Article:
I studied international political science in college and have been struck by a slow burning realization: there are positive and negative tradeoffs between political systems and a one size fits all approach does not always yield the best results for a society. This realization appeared despite being taught that democracy is best or that socialism is best.
This idea came to me when I first read Robert Heinlein’s, The Moon Is a Harsh Mistress. A story about a prison colony on the moon that through unique circumstances was forced to adapt society and culture to the confines of their environments. Pure democracy and freedom was a luxury they didn’t have. In its place, their was a communal form of libertarianism mixed with a seemingly harsh authoritarian streak. The prison warden representing authoritarian rule and cultural norms and mores represented libertarianism. If you mistreated the few females on the penal colony, you were met with brutal mob justice.
Pure democracy wouldn’t have worked in this setting. How would quick and decisive decisions be made when debate is such a crucial aspect of democracy? In societal level life or death situations, democracy has high levels of inertia and friction that slows down the critical decision making processes.
That isn’t to say that a slow and debated decision making process is bad. It’s more an assessment that there are tradeoffs between socio-economic and political systems. Some systems are better suited for different situations than others.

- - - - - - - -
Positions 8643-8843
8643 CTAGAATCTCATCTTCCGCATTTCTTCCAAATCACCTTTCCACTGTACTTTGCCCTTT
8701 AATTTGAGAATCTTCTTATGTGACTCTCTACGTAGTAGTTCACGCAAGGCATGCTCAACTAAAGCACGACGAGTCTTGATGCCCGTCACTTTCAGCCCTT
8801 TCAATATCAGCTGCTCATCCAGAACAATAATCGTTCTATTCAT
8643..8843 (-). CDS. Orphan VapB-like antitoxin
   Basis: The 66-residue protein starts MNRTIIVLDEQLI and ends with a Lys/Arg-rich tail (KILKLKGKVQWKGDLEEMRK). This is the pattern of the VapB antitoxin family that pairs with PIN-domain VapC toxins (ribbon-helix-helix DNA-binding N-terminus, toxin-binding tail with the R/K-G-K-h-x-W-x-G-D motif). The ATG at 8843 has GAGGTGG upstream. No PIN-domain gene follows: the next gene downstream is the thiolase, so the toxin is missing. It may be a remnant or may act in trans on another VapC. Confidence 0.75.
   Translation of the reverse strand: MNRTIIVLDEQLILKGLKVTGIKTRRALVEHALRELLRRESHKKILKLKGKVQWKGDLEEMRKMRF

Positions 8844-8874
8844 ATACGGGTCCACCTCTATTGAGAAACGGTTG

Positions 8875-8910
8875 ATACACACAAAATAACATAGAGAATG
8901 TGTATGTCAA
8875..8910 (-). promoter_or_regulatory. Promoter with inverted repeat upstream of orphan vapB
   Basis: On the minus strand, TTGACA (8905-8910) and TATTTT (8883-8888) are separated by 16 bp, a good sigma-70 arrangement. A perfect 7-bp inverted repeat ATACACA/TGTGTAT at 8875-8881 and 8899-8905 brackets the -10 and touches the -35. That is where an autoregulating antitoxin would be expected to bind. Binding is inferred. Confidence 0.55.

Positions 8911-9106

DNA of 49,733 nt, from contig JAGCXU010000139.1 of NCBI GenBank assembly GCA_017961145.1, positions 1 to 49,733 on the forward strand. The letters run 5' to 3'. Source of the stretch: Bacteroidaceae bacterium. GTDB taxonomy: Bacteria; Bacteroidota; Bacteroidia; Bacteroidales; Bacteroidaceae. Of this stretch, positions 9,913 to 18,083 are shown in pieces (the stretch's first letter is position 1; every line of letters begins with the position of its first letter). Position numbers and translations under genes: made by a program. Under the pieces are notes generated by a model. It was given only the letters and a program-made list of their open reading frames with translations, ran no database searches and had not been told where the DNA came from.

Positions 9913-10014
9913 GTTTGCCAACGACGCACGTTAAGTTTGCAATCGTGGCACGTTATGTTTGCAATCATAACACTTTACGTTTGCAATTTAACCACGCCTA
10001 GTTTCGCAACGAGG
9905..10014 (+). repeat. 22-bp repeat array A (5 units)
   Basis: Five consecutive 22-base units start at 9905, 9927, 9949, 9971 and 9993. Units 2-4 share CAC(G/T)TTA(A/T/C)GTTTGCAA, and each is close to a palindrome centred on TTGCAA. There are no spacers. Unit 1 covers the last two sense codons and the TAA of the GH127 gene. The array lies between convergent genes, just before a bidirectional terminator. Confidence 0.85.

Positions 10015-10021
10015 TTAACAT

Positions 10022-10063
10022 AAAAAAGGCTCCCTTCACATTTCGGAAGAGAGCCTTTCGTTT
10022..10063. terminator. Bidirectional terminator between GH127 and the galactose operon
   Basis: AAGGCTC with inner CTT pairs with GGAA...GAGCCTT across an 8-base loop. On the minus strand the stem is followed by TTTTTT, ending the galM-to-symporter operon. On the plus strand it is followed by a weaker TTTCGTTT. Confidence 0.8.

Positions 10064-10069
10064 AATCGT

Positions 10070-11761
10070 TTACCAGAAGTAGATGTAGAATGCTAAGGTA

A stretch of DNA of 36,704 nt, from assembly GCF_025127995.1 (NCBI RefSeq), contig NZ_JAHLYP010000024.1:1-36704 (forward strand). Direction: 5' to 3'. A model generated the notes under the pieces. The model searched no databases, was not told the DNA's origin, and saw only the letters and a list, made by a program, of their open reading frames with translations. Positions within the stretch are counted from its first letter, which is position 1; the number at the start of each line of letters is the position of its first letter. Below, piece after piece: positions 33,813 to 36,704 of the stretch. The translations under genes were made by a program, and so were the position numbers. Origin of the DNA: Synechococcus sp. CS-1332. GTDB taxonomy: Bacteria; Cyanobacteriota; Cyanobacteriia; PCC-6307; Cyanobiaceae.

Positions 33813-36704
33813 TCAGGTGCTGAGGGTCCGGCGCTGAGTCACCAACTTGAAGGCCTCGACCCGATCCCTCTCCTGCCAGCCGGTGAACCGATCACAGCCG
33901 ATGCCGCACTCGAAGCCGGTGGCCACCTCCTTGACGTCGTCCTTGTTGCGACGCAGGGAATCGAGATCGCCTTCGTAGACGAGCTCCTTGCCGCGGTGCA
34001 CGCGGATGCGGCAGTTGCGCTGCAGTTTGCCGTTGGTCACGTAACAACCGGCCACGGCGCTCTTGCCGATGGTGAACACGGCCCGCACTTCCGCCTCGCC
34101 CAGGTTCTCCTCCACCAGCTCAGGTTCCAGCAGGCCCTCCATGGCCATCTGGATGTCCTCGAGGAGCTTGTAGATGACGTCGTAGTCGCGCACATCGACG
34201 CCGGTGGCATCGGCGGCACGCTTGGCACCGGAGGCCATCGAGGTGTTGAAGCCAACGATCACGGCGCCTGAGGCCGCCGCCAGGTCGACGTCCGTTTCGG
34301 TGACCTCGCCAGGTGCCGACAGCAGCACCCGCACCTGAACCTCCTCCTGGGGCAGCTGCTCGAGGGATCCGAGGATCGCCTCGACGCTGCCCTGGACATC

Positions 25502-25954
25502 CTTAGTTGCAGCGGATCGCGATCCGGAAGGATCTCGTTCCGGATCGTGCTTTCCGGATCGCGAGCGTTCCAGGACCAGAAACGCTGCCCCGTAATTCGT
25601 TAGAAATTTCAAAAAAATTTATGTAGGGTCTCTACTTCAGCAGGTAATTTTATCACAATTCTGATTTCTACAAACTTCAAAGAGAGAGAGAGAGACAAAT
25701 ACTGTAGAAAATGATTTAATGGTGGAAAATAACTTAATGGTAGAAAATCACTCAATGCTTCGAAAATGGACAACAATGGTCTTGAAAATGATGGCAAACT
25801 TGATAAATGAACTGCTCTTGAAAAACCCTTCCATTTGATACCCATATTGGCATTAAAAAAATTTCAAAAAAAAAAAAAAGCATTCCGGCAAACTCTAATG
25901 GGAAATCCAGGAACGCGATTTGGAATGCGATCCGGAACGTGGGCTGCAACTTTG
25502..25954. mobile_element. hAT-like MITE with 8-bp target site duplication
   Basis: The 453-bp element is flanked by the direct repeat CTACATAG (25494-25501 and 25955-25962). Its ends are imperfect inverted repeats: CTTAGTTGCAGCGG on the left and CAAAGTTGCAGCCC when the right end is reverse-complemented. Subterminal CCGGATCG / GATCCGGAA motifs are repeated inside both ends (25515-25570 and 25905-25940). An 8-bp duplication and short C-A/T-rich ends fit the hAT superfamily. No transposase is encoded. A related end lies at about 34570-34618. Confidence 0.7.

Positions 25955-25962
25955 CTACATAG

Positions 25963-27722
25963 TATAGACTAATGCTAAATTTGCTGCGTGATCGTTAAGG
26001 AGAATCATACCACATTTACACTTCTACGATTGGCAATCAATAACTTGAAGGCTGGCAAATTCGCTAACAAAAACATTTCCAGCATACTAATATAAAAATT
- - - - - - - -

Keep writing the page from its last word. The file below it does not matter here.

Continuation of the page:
I think a lot about this as I explore what it means to be a digital citizen. Digital life is the definition of a 1st world luxury good.
Having a baseline education and digital intellect is a prerequisite available to only half the worlds population. But as initiatives such as Starlink become active and the totality of earths population come online, how will our digital norms and mores change? Will the mostly democratic systems of the internet be changed?
The more I explore this concept the more I realize that on a western macro level, the internet is a democracy is shifting towards an oligopoly. A system dominated by FANG and several other massive digital companies.
What started as a digital frontier filled with idealists and first mover technologists has shifted with main stream adoption. The frontier and wild west style landscape has, like in physical history, come to be dominated by an organized oligopoly. A digital land grab is underway as large entities race to gather influence and clout.
How will it the internet socio-political structure evolve in the future? Is there an ideal system? Is it a decentralized form of libertarianism? Something like localism? Or will it be a massive structure of federalist digital society?